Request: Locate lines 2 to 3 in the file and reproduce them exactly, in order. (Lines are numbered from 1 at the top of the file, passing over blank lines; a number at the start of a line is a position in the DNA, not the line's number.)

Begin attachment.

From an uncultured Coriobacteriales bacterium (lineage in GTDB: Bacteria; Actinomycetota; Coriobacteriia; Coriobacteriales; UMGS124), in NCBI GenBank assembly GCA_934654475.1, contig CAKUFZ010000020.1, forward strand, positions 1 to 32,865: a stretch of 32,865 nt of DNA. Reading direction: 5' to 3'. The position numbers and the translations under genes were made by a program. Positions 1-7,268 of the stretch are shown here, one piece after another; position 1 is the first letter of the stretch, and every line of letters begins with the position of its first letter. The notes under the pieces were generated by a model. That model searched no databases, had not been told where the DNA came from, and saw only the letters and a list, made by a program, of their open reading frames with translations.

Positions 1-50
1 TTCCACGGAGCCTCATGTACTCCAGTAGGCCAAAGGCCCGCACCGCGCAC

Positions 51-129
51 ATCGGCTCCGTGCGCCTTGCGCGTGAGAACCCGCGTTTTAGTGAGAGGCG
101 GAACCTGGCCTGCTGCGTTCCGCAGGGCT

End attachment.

Positions 1-50
1 TTCCACGGAGCCTCATGTACTCCAGTAGGCCAAAGGCCCGCACCGCGCAC